Preventive care is a great solution to help keep your pets healthy and your bank account happy.

Why Are Vet Costs So High?

Unfortunately, there is no one quick answer to this question. Instead, there are many reasons why pet parents now have higher medical bills for their cats and dogs.

Our pets are our family

In the past 50 years or so, the care-taking practices for our pets have transformed radically. Our dogs and cats are now members of our family, they are our best friends, and for many individuals, their pets are their children. In fact, most of us treat our four-legged companions like they are royalty, and there’s nothing we wouldn’t do to make them happy.

Some medical prices for veterinary procedures have increased over the years due to inflation and the ever-increasing costs of running a business. However, one of the major reasons people now face higher costs is simply because they are wanting better care for their pets.

Levels of treatment

Just as people often have different treatment options, multiple choices now exist for our four-legged friends as well. These can range from an extremely affordable home remedy to top-of-the-line, expensive treatments.

Depending on the type of treatment and the money you are comfortable spending, it is worth discussing your options with your veterinarian. Although some pet parents may be anxious that a cheaper treatment option won’t be quite as thorough, it’s worth noting that nearly any level of treatment is typically better than doing nothing at all.

The evolution of specialized medicine

One of the main reasons for the hike in vet prices is that medicine has evolved—it has become more sophisticated and specialized.

Our pets are our family, and because we love them, we are willing to try whatever it takes to give them a happy and healthy life. Although most veterinarians practice in general medicine, pet healthcare has become more specialized, and many more such practices now exist.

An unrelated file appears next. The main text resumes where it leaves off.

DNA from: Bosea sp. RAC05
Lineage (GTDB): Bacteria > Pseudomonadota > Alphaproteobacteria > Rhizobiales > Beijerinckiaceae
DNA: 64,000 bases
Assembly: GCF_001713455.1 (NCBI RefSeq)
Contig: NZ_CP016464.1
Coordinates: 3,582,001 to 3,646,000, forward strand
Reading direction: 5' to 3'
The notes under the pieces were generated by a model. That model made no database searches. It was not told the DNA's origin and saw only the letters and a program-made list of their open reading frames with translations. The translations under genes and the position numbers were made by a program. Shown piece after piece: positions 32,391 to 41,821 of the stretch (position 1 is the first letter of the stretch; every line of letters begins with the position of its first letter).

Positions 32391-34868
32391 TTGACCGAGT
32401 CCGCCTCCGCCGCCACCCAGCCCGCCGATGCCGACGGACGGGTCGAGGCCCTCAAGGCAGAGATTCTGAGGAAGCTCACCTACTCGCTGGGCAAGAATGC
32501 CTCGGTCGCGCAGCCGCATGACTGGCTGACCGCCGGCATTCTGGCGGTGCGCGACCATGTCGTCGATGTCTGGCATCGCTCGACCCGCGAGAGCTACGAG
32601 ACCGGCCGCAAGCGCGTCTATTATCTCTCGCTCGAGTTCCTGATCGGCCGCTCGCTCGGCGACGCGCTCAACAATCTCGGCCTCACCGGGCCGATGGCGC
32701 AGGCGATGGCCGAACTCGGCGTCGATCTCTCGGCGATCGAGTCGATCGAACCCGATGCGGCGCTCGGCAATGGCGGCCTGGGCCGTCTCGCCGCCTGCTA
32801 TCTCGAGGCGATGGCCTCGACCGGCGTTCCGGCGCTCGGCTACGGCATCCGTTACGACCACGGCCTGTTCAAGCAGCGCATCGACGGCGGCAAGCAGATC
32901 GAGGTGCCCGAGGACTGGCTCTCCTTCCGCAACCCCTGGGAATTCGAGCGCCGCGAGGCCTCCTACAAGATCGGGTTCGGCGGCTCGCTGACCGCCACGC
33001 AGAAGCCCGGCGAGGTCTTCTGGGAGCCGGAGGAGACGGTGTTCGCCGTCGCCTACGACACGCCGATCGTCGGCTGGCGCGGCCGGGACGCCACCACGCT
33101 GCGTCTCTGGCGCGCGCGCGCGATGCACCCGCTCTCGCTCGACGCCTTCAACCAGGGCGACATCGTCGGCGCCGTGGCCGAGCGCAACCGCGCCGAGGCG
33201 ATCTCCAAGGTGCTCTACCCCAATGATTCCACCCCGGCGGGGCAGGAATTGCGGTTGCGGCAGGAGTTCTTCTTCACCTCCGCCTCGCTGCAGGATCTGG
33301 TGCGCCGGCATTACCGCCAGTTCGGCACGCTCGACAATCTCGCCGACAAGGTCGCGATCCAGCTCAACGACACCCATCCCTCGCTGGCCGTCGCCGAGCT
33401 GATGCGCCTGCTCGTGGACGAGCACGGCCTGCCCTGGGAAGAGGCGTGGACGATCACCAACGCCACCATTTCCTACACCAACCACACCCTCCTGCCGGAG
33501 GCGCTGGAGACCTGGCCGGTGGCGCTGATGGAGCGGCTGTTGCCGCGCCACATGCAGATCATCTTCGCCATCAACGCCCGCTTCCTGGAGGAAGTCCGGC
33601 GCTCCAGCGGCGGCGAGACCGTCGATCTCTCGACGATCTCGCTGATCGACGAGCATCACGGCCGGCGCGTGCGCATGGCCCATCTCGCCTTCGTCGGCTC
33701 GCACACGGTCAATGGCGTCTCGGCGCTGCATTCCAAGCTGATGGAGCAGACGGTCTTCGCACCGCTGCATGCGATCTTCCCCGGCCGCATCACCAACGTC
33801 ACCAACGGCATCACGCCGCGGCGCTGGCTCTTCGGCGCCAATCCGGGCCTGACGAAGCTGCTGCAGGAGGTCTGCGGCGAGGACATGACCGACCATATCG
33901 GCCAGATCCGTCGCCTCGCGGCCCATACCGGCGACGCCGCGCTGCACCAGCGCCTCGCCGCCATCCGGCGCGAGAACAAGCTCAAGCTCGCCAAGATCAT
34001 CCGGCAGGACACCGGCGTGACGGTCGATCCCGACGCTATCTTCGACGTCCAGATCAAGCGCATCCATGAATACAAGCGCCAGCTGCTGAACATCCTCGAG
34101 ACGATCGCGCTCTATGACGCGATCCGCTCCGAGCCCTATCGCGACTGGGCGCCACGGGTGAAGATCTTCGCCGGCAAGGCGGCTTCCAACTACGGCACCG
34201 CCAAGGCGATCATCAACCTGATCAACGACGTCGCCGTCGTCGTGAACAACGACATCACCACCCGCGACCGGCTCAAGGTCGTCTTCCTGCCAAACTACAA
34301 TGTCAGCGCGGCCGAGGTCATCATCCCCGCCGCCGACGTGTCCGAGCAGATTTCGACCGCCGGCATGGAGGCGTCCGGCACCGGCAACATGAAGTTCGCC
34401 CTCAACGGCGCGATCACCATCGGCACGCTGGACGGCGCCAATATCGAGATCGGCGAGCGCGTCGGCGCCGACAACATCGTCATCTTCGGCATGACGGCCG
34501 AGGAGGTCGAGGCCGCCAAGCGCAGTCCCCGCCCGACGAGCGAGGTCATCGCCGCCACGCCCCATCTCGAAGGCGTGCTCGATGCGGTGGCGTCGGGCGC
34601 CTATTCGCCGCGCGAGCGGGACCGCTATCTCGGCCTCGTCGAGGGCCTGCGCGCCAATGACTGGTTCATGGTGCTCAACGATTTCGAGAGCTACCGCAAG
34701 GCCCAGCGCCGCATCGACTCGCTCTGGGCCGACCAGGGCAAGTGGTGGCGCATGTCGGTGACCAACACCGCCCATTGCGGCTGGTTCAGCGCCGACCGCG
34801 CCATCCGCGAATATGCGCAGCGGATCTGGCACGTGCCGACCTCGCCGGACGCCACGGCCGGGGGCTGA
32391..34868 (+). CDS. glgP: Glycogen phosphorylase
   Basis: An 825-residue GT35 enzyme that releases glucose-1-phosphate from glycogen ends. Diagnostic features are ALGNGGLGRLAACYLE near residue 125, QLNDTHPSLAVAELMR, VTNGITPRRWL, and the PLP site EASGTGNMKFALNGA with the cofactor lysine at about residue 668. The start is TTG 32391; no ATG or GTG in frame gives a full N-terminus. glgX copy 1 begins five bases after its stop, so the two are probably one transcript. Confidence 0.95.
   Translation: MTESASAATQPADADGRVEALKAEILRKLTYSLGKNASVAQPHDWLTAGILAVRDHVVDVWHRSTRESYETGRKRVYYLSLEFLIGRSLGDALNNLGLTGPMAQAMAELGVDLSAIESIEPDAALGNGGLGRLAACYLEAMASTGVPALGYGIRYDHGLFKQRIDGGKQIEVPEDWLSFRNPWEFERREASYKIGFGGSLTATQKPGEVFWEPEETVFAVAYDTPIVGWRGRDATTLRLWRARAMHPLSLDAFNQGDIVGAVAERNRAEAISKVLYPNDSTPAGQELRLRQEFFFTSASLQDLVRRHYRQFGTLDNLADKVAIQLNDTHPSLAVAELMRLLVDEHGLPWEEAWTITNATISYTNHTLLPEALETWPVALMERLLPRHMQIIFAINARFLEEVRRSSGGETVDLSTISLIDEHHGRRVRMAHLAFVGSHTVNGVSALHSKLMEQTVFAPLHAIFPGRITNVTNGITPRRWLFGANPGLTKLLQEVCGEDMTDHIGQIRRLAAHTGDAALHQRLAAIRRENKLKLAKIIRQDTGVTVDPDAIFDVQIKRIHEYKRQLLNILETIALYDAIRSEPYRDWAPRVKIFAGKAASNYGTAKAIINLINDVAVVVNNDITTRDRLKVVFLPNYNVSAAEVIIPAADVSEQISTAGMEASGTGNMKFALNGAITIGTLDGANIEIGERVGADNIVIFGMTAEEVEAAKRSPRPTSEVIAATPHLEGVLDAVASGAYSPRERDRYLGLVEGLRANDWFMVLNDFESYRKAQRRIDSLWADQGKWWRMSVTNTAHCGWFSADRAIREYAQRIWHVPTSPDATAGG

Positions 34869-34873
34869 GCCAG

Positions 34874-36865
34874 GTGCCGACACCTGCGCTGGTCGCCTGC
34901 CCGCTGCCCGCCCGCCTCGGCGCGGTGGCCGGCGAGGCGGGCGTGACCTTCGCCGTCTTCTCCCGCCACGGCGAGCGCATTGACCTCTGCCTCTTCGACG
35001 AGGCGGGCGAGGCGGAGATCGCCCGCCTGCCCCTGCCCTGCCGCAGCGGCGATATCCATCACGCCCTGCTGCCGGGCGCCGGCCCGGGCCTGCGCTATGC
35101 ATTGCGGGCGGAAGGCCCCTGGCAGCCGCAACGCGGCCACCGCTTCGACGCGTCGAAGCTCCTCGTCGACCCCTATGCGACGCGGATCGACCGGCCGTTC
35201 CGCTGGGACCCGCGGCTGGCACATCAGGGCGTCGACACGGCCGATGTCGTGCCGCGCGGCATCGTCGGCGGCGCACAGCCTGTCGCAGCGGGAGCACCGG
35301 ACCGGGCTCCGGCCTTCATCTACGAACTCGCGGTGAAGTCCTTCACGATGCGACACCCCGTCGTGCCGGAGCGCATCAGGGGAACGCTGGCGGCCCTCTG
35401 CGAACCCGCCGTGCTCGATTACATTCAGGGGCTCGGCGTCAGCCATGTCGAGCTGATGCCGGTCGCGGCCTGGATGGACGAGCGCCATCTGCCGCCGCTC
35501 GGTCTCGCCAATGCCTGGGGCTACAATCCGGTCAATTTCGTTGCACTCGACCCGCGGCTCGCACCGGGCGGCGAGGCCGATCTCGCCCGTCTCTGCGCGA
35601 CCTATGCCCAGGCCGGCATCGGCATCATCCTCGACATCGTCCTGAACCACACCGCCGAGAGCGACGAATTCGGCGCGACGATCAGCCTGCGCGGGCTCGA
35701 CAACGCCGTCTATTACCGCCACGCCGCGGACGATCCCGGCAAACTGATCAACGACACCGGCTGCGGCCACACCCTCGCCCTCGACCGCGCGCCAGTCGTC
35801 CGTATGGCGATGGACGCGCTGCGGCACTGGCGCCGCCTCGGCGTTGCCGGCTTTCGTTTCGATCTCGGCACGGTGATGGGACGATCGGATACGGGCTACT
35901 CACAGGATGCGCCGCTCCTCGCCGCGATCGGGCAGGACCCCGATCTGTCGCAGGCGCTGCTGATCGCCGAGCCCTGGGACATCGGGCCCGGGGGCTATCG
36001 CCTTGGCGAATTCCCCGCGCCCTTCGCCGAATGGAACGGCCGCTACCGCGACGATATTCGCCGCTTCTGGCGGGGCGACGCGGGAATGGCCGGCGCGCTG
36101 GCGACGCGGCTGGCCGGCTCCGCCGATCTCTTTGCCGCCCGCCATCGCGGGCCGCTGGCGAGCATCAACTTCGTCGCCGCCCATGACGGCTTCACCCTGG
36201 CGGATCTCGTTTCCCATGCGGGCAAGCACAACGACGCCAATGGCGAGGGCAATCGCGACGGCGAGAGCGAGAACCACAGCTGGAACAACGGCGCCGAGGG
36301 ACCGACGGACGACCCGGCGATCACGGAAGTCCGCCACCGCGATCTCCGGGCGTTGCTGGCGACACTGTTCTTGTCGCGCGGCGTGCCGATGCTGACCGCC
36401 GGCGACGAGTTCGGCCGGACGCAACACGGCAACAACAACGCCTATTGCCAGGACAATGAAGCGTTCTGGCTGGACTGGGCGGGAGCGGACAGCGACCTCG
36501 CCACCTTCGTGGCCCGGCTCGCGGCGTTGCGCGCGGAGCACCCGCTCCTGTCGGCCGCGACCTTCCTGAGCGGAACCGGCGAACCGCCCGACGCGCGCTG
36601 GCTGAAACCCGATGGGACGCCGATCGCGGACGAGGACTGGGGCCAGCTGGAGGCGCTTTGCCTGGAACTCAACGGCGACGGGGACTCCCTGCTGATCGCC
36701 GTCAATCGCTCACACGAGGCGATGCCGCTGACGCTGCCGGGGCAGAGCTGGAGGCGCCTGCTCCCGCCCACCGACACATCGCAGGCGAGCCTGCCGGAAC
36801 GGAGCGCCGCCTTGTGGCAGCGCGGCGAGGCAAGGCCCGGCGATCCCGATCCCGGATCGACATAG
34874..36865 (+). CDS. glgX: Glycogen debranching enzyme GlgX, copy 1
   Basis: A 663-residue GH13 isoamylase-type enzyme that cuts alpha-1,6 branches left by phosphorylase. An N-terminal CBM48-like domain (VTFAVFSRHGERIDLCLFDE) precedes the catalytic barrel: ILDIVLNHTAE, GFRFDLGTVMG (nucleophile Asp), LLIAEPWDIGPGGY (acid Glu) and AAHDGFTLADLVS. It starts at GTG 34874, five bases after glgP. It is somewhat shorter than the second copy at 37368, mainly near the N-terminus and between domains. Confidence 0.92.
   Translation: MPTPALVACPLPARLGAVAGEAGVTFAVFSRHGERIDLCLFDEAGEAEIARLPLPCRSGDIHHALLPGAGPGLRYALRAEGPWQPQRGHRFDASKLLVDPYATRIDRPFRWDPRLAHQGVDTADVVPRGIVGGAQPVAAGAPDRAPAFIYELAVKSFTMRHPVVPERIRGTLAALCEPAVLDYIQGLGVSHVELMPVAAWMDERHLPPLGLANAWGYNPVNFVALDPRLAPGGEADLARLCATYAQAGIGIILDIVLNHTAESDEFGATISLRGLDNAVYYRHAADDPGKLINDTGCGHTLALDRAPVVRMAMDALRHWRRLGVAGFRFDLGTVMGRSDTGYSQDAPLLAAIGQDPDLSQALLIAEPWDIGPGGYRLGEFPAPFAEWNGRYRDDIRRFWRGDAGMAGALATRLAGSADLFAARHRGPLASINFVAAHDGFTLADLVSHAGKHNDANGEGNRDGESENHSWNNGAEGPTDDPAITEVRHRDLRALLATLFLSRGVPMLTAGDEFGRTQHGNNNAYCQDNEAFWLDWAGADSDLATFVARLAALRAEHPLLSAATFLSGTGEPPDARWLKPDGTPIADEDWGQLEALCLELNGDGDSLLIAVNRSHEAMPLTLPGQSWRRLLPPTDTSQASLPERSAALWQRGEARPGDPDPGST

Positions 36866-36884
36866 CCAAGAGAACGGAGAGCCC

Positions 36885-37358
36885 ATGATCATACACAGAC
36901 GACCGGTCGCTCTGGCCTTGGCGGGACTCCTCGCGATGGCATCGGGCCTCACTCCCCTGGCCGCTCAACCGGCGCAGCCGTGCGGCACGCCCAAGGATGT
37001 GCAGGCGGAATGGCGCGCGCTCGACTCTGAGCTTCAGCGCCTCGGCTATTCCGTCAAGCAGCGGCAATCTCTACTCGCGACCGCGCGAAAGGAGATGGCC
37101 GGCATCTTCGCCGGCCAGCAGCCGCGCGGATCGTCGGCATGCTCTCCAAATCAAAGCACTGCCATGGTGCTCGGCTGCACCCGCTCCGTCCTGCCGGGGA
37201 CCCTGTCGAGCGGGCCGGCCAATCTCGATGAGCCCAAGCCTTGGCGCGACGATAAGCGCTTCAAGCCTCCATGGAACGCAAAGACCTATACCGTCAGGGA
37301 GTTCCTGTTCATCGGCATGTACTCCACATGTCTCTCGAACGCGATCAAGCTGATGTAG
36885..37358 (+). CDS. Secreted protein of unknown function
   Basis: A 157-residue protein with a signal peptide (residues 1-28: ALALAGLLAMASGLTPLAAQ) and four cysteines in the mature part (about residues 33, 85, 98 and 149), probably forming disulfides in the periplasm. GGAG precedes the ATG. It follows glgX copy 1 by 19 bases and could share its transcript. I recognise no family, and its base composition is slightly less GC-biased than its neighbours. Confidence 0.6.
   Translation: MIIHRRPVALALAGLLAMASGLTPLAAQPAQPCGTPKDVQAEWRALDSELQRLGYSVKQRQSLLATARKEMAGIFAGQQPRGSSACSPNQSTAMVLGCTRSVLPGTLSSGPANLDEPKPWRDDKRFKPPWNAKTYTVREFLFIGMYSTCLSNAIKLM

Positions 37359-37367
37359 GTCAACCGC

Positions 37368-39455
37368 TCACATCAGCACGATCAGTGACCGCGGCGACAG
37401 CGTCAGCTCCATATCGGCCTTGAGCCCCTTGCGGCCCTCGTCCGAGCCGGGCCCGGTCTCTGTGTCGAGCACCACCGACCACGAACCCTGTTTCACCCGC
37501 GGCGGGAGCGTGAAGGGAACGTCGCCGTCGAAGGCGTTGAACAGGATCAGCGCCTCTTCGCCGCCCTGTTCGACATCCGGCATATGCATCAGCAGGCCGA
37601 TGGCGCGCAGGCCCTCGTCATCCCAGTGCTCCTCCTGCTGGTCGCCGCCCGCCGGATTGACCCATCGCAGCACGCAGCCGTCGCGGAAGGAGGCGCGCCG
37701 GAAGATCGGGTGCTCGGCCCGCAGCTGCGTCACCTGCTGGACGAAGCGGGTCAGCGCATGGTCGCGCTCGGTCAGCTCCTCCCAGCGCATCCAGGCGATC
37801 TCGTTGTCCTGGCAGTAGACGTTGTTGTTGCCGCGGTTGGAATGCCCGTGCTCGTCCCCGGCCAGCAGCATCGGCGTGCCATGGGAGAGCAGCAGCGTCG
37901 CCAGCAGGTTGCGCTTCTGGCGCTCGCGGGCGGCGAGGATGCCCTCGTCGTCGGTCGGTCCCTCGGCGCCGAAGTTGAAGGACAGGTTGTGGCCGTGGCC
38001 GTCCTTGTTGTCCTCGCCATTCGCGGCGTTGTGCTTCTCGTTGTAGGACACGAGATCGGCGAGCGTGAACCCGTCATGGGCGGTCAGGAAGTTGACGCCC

Some of these specialized items now include doggy glasses and sunglasses, dog braces, and wheelchair-like devices for cats and dogs with mobility issues.

It is amazing what health issues can now be resolved thanks to the advancements that have been made in diagnostics and treatments. Although it is a positive to have more specialized treatment options available, there is still a catch:

Specialized Treatment + Advanced Diagnostics + Modern Medicine = Higher Veterinary Bills

Pets are living longer

Just as there have been advancements in human medicine that now allow us to live longer, healthier lives, the same has occurred for our pets. There is now better education and more hands-on experiences in veterinary medicine that have led to many significant discoveries.

Learning how to better take care of our cats and dogs means that many of our pals now have a longer life expectancy, but when speaking in finances, this means more years of taking care of our felines and canines. Not to mention, in many instances, the older a pet gets, the more expensive they can become. Even though our pets living longer lives is wonderful, the added costs that come with this are something all pet parents should keep in mind.


Every single dog and cat has their own unique, independent personality and needs. You could even have two dogs of the same breed that require completely different medical attention. In other words, when it comes to why veterinary costs are rising, the smallest of details could make a big difference.

As mentioned before, age can play a large role in expenses, typically because older pets require more medications or treatments. However, it’s quite possible for senior cats and dogs to remain healthy until their very last days—so don’t let age deter you from adopting older pets.

One of the main factors that can skew costs is your location. For instance, there’s a greater chance that the veterinary bills for a person living in New York City will be higher than that of an individual who lives in a suburb of Ohio. Unfortunately, there is not much leeway in cutting costs based on where you live, but don’t be shy about shopping around for veterinarians and comparing prices.

Where you choose to have your pet treated can also have a major effect on the price—specialists and emergency clinics are often more expensive than general medicine veterinary offices, just like in human health.

To better anticipate your pet’s costs, it’s recommended to research breeds before adopting one, including common medical conditions they may face.